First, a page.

The Lost World – A Review

6 March 2013 in Book Reviews

*  Note – Last week’s class was about reviews – reviewing books, music, shows, etc.  Since I just finished reading Arthur Conan Doyle’s The Lost World, I present my review for it here.  Enjoy!

I don’t think I ever really grew up.  Mentally, at least.  I’m sure the sideburns and receding hairline may tell the world otherwise, but deep inside I’m pretty sure I maxed out somewhere between the ages of twelve and fifteen.  A brilliant age where the imagination is (at least hopefully) still alive and adventure is always sought.  There’s a small part of me that always hoped that somewhere, in some distant, unexplored corner of the world, there may be some seemingly prehistoric beast or a tribe of people that have not yet been exposed to the technological catastrophe we call civilization.  And that is exactly what drew me in to The Lost World.  It’s a tale of adventure and discovery, of conflict and battle, romance, and lots and lots of anticipation.

The story is told by Edward Malone, a journalist for The Daily Gazette in the early part of the 20th century, begging his editor for an exciting, adventurous assignment in the hopes that this selfish display of courage will entice the woman of his dreams, thereby making him the man she wants and her the wife that he thinks he needs.  His editor, seeing this ridiculous display, sends him on what he thinks is an impossibility – getting the truth out of Professor Challenger.  Challenger had been on a trip to the Amazon rainforest a year before and came back a changed man, full of wild tales of prehistoric beasts but sadly, no legitimate proof.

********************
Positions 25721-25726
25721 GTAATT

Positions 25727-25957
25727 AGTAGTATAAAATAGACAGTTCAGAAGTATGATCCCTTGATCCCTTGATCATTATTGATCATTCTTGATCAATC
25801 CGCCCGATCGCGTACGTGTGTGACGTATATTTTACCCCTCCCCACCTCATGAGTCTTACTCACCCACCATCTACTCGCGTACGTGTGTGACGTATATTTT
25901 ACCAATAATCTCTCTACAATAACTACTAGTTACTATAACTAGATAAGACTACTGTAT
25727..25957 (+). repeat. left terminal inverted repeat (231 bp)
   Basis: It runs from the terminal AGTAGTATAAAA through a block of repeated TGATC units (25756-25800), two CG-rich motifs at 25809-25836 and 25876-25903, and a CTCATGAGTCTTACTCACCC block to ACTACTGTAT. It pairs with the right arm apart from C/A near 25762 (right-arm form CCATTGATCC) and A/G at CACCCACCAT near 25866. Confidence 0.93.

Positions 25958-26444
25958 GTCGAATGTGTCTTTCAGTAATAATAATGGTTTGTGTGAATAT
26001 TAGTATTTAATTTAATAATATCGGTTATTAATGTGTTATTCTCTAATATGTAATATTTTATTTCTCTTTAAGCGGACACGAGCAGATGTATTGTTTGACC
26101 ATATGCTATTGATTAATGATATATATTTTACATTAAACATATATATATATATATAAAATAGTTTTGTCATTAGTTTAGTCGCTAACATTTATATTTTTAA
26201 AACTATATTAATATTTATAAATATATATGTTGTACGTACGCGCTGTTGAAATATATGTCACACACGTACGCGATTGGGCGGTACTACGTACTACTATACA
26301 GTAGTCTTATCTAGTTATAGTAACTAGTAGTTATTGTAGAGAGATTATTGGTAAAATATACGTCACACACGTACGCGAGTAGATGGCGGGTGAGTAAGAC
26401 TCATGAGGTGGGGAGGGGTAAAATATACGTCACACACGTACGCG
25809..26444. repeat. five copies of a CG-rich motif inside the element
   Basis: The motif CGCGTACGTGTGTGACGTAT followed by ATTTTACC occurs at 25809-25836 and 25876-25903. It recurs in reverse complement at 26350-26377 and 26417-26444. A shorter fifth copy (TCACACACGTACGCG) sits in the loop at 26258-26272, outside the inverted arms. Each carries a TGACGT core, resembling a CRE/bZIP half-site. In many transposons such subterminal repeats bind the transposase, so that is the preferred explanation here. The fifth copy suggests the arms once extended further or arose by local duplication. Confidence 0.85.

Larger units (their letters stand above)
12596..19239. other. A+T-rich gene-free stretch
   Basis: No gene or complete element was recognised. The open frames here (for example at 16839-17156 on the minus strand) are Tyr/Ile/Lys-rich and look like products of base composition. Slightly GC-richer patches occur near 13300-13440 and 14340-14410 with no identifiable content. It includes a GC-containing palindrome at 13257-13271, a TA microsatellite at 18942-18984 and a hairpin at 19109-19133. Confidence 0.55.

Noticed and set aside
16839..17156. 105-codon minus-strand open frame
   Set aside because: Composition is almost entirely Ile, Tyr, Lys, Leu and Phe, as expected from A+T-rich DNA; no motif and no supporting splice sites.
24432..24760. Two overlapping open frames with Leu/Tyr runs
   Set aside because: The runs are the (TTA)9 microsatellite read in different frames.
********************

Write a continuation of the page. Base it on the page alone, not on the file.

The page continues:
Malone manages to win the confidence of the professor, and they both manage to convince the biological society to allow them to prove themselves right or wrong.  They are partnered up with the skeptical Professor Summerlee and the adventurous Lord John Ruxton, an avid sport hunter, and set out upon their journey.

That may seem like an excessively long set up for a one liner about an expedition, but largely that’s how the entire book plays out.  The book builds itself up to four climactic peaks, but falls from each of those peaks perhaps a little too quickly.  A massive amount of time is spent gaining the editor and professor’s trust, then they are thrust into the expedition.  Another long setup as they travel along winding rivers and unexplored jungle, and so on.

Doyle does deliver on the promise of dinosaurs and lost tribes, and even throws in an epic battle, but by the time all of this occurs, our main characters are ready to go home and tell the world of their conquest.

The Lost World is an enjoyable story, but most of the excitement of the story is anticipation rather than genuine excitement, and most of the action that does occur is fairly predictable, although that could partly lie in the fact that this story is a hundred years old.  Part of me is eagerly looking forward to reading the next in the line of Professor Challenger novels, but part of me is expecting more expectation than excitement.

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6 March 2013 Book Reviews